2023 journal article

Connecting link between a sediment source and its deep-sea sink: Ilan Shelf offshore northeastern Taiwan


By: H. Hsu*, C. Liu*, J. Milliman*, T. Chen*, J. Chang*, J. Liu n, C. Su*, M. Fan*

author keywords: Source-to-sink; Seismic stratigraphy; Sediment budget; Mass movement; Extensional tectonics; Okinawa trough
UN Sustainable Development Goal Categories
14. Life Below Water (OpenAlex)
Source: Web Of Science
Added: February 12, 2024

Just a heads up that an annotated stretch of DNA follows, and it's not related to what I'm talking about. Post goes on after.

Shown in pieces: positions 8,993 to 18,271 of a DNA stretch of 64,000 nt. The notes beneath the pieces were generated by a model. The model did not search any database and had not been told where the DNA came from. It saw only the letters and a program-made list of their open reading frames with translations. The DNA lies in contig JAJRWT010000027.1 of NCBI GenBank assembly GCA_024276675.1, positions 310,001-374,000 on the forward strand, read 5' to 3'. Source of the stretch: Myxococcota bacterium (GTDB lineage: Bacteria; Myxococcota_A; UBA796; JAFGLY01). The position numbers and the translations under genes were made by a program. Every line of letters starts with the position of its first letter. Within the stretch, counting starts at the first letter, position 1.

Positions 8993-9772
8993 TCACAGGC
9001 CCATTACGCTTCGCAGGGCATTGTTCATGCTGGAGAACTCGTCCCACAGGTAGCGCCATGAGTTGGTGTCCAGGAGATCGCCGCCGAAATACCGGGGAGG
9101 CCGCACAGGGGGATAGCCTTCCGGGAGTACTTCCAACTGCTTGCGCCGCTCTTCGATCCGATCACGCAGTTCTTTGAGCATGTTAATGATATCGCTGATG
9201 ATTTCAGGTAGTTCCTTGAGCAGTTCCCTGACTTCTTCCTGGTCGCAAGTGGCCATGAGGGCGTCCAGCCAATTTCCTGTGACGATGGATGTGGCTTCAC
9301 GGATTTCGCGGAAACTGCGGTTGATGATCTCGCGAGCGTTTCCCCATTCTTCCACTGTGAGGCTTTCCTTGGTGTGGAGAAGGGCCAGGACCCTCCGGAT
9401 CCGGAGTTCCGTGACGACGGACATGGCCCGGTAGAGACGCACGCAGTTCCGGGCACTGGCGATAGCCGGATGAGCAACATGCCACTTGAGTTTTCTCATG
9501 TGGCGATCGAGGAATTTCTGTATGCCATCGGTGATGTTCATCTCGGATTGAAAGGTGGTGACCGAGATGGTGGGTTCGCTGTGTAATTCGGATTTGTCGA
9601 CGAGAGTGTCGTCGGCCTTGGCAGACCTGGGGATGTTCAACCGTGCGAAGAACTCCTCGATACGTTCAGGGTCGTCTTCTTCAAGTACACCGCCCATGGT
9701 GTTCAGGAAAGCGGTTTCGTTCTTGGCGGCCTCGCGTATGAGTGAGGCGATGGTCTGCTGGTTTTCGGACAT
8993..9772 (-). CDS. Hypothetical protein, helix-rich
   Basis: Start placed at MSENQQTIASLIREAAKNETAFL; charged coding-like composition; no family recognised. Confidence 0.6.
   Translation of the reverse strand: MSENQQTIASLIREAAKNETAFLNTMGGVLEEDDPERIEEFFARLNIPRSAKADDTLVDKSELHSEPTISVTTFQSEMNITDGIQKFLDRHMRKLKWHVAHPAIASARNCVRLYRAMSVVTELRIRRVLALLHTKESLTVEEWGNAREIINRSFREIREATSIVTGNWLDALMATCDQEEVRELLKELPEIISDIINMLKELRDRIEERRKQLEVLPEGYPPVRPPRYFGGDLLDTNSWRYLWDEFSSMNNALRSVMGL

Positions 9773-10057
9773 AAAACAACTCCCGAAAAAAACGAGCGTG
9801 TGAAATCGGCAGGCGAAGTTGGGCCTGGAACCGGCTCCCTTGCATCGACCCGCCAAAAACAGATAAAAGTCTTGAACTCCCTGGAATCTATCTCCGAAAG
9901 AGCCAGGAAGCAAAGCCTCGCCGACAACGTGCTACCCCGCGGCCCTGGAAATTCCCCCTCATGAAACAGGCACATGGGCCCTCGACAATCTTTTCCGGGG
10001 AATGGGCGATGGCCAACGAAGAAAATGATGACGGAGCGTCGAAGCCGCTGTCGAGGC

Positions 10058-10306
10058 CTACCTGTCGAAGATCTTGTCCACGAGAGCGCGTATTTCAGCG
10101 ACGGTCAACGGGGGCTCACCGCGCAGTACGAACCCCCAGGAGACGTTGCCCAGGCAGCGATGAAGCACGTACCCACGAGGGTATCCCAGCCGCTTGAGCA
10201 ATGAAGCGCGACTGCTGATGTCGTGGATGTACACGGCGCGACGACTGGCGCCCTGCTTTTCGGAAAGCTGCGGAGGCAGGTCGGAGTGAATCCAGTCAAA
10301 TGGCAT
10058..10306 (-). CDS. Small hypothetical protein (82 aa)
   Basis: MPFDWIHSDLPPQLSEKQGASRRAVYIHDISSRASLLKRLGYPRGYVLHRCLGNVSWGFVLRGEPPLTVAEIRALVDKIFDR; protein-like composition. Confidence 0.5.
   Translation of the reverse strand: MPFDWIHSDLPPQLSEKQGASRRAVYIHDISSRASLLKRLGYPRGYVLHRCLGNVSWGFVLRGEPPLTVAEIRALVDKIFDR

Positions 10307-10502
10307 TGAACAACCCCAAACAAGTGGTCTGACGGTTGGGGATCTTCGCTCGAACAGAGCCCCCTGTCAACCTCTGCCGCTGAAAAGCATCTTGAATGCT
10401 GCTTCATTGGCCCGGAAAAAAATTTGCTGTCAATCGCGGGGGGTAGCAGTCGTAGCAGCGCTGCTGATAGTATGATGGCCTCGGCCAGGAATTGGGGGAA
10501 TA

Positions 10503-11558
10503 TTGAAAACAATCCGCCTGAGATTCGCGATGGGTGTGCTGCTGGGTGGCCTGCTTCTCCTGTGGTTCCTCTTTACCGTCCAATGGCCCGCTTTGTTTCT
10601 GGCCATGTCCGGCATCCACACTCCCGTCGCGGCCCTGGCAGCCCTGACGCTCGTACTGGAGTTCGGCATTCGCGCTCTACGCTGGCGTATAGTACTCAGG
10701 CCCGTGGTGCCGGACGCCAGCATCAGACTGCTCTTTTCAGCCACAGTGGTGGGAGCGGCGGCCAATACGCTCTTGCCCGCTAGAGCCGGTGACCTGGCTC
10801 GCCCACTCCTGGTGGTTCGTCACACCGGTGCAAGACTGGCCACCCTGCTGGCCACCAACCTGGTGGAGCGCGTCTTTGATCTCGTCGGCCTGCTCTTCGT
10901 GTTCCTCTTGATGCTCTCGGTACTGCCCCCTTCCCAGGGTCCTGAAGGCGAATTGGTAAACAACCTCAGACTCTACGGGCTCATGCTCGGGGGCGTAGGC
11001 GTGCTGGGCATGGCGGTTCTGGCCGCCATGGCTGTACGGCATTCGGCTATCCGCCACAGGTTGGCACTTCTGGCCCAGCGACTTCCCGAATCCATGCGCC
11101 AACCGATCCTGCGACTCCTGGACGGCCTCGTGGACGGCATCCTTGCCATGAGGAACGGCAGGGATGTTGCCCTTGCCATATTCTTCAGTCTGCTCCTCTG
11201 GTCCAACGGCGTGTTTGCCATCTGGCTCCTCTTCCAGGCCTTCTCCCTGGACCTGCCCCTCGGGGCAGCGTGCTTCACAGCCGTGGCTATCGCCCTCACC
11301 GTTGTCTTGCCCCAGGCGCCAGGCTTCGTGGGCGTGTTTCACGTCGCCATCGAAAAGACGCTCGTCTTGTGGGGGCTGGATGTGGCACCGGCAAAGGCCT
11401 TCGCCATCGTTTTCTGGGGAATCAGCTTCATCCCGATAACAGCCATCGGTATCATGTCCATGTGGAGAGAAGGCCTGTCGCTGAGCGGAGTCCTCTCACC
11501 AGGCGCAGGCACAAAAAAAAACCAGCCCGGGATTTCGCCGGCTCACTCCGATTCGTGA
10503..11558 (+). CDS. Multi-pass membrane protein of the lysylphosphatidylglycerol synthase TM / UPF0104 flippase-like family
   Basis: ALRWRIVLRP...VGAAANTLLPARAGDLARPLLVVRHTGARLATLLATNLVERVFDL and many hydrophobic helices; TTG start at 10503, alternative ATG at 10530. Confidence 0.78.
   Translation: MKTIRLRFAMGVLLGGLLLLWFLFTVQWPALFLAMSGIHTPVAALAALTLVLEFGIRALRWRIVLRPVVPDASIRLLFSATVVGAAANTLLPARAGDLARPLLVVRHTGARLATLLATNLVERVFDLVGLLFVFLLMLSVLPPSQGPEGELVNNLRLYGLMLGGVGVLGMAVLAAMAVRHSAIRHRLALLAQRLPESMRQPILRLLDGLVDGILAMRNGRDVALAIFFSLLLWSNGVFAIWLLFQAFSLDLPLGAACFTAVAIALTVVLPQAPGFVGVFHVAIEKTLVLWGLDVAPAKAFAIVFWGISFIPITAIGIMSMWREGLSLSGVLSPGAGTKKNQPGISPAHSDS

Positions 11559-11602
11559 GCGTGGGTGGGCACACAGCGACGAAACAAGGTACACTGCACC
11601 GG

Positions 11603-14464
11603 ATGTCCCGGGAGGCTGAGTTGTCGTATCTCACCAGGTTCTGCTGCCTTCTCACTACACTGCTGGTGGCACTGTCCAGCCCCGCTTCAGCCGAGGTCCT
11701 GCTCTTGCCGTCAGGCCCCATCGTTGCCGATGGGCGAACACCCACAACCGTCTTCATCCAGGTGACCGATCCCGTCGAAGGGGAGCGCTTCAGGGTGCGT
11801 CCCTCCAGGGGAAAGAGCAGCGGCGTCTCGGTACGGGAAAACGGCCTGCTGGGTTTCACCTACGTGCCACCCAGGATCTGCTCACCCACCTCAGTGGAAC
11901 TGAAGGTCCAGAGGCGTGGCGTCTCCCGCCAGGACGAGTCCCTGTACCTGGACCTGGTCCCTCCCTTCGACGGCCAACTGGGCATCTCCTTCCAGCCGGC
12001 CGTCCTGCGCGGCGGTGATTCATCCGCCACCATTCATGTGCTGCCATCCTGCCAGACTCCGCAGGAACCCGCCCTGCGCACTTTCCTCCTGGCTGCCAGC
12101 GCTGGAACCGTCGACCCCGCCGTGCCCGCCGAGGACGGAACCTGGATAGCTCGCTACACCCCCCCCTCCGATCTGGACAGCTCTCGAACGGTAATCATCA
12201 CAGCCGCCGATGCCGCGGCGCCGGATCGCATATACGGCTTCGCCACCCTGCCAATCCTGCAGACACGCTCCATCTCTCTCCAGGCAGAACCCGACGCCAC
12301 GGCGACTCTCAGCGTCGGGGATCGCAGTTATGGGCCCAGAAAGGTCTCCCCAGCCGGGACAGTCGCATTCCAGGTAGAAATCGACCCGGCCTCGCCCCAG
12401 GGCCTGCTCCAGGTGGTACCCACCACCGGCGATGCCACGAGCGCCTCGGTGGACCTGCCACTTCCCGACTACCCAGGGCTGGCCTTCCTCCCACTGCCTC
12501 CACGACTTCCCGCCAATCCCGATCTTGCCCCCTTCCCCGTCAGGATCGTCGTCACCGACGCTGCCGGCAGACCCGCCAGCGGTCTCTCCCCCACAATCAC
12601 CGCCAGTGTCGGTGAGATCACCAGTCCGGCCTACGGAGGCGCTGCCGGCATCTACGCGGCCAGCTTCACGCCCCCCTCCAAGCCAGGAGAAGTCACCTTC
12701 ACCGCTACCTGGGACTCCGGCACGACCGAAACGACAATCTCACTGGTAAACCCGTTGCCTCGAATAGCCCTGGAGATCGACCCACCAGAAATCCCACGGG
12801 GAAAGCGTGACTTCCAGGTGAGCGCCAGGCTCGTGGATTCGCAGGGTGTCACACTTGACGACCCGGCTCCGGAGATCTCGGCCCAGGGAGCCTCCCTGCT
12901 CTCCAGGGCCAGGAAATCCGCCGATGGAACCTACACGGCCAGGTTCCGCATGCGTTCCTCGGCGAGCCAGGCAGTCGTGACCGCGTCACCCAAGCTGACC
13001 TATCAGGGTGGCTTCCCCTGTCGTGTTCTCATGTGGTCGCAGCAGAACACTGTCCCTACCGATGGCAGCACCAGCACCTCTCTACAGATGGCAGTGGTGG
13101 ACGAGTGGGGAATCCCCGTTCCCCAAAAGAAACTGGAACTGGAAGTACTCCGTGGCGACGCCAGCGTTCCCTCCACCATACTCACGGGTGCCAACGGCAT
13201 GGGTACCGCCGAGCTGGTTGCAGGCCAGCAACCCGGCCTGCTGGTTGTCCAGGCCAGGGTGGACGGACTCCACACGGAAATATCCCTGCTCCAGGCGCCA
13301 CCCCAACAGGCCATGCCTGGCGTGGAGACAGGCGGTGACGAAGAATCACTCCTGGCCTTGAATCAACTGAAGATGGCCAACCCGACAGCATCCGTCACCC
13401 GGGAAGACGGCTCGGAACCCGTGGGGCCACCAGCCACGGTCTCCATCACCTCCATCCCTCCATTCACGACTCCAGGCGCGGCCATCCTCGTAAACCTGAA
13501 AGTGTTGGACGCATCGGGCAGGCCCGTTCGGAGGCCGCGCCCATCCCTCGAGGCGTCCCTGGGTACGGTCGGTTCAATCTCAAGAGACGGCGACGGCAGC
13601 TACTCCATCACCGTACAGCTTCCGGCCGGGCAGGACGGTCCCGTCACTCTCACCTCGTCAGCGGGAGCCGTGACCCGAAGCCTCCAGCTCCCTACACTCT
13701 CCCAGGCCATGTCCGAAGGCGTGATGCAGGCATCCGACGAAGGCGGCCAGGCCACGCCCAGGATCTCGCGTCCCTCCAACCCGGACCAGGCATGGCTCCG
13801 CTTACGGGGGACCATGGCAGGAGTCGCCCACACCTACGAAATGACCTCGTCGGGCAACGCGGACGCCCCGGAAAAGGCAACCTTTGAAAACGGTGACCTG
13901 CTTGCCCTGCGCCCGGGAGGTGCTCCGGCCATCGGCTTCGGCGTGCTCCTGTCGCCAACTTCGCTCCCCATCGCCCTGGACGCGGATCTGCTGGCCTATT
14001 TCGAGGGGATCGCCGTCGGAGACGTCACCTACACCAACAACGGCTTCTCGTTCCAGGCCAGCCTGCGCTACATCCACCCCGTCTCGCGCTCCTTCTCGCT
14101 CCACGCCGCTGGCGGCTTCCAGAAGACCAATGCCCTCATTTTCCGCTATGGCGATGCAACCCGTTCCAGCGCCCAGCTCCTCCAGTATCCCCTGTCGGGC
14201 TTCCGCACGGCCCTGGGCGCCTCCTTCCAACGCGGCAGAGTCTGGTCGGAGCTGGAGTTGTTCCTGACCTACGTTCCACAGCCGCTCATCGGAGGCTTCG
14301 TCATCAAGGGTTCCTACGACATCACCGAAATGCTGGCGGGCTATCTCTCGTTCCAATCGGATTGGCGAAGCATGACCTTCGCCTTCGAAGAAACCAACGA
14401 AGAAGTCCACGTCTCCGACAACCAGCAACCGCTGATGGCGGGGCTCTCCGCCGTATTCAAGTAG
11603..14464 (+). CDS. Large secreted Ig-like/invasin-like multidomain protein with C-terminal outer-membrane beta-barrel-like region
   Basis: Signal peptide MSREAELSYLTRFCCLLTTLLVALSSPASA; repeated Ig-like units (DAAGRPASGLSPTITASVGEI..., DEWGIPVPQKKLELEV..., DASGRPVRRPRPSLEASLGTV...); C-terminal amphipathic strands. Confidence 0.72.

The northeast Taiwan margin provides an excellent example of the route of sediment flux from a small mountainous river, the Lanyang River, to a deep-sea basin, the Southern Okinawa Trough (SOT), via a very narrow(8–14 km in width)Ilan Shelf at different time scales. Based on seismic and sub-bottom chirp profiles and onshore borehole and offshore core data, we identify three echo types on the Ilan Shelf that delineate sheets of sediment, mass movement deposits, and echoes indicative of igneous activity. By recognizing lithofacies and seismic facies changes, the Last Glacial Maximum Unconformity and maximum flooding surface are correlated in onshore cores and offshore reflection seismic profiles. With the aids of sequence stratigraphic analysis, the postglacial sedimentation rates on the Ilan Shelf are estimated to range from 0.04 to 1.53 cm/yr. Considering its sediment budget in a source-to-sink system, the Ilan Shelf can be regarded primarily as a temporary trap for fluvial sediment discharged from the Lanyang River. Overall, it has trapped at least 50% of the discharged sediment during the Holocene, and the bulk of sediment was transported, primarily via mass movement to SOT. We deduce that earthquake-induced faulting, axial incision in the channel, and retrogressive failures appear to be triggers for mass wasting, which then combined with channel transport, can play leading roles in rapid downslope transportation to the trough. This inference is indicated by high deposition rates in the western end of SOT and widely distributed mass transport deposits observed in the shallow strata of SOT. We found that the deep strata of SOT are deformed by normal faults, indicating that the sediment accommodation space is structurally controlled by the active back-arc extension. This study documents that frequent typhoons and flooding events, together with strong tidal currents, are significant agents of sediment input over the short term. In contrast, earthquakes and volcanic events occasionally affect sediment dispersal from the Ilan Shelf to SOT.